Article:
Telematics Update talks to Gary Gale, Director of Engineering, Yahoo! Geo Technologies

Telematics Update talks to Gary Gale, Director of Engineering, Yahoo! Geo Technologies

The Geo Technologies group provides the tools and technologies that drive user location, geocoding, location identification and disambiguation within Yahoo!, both internally and via public services such as GeoPlanet, Placemaker, Fire Eagle and Flickr.

With over 20 years experience in a wide range of industry sectors, Gale has worked within the geo domain for companies such as his Digicon, developing geophysical technologies to aid in the search for natural resources, and the European Space Agency Research Institute in Rome, participating in the development and launch of ERS-1, Europe's first remote sensing satellite. Outside of the geo field, his career takes in companies including the BBC World Service, Reuters, and Network Associates. Passionate about location, place, privacy and digital identity, he blogs and tweets on matters geo for Yahoo! at and [email protected], personally at and as @vicchi.

What does your company do?

The Geo Technologies group at Yahoo! provides the "heavy lifting" of geographic identification for the company and for our users. This takes many forms but can be summarized as knowing about people, places and things. People: knowing where our users are to provide relevant services. Places: knowing how people talk about place, formally and informally. Things: knowing the geographic context of content, blogs, articles, feeds, status updates.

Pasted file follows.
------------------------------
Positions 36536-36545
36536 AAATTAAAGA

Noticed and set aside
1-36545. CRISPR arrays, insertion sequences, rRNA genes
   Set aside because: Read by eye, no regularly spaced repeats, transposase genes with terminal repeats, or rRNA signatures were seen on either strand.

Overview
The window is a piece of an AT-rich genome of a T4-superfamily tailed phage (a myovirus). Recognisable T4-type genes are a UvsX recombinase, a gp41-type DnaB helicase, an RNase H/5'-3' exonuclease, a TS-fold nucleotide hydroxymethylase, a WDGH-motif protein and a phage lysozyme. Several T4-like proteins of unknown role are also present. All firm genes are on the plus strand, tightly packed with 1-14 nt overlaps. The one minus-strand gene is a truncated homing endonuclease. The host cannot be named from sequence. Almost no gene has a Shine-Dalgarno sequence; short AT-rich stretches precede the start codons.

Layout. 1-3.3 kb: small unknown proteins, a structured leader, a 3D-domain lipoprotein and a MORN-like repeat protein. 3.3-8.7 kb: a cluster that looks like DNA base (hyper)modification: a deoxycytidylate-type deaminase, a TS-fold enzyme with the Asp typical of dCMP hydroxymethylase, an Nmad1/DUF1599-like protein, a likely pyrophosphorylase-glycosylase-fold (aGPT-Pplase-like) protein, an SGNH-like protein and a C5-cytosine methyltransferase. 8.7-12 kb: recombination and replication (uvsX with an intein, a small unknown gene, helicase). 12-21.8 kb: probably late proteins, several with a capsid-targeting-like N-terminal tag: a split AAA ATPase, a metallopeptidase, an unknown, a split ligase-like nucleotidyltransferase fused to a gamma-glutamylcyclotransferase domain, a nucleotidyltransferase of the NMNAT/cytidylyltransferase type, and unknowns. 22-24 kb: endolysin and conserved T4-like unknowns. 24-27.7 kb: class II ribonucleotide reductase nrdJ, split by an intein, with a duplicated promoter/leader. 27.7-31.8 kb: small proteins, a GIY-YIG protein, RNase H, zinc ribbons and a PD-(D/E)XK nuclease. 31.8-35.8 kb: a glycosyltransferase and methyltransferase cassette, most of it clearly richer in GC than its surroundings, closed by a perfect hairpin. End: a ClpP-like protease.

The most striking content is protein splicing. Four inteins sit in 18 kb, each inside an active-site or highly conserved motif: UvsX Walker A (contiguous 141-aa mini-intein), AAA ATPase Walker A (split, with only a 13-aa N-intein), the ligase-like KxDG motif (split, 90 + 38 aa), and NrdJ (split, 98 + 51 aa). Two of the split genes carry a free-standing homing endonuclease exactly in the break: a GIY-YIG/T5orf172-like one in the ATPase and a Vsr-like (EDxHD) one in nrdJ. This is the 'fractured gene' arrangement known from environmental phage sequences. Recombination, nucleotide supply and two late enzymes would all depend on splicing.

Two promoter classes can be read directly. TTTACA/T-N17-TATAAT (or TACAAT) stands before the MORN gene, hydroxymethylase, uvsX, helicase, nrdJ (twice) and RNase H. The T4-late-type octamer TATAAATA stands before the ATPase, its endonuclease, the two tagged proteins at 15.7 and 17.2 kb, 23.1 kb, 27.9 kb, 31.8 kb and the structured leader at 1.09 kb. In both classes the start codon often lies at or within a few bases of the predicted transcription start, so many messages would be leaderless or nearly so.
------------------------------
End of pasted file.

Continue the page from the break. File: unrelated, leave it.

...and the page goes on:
How do you differentiate your offerings from your competitors?

Location is personal, colloquial and sometimes bizarre and utterly capricious. We've built toolsets and platforms that allow this rich colloquial set of references to be mined effectively, naming the world the way in which it's named by the world's people and not just the formal or official designations.

What partnerships are you currently forging?

We're actively working towards a free, open and unencumbered geographic data set, taking in community mapping projects such as as well as those produced by formal sources such as the City of Vancouver, which is actively promoting a free and open data program.

Which trends will impact the industry the most in the coming years and why?

Convergence, convergence, convergence. Mobile phones with cameras, mobile phones with GPS, cameras with GPS, netbooks with 3G data connections… With location aware devices relentlessly converging, location is becoming ever more ubiquitous and is taking its rightful place as a key context for finally mining the elusive Long Tail.

Yahoo! are an integral part of our upcoming flagship show Telematics Detroit 2010. Could you tell us what key issues Yahoo! will be discussing with the industry at the show?

For those of us with a smartphone, netbook or other nomadic device, the mobile Web no longer exists. We merely consume and experience the Internet through our device of choice. Like it or not, the Internet is coming to the car and it's coming in your back pocket and not through a dedicated onboard connection. The challenge is to deliver a hyperlocal, relevant experience for customers, one where they are happy to share their location in exchange for tangible benefits.

Which gadgets/gizmos/cars are on your 2010 wish list?

I'm really tempted to try one of the new generations of Android-based handsets, such as the new Nexus One GooglePhone, but I'll probably stay with my iPhone and maybe, just maybe, go for a 3Gs model. Staying with an Apple theme, I crave a MacBook Air. Yes, there's no removable battery; yes, there's only one USB port. But the size and lack of weight makes it so very attractive for lugging on and off planes and in and out of meetings and conferences. As to a car, it's got to be an Aston Martin DB9, but that's on the dream list rather than the wish list.

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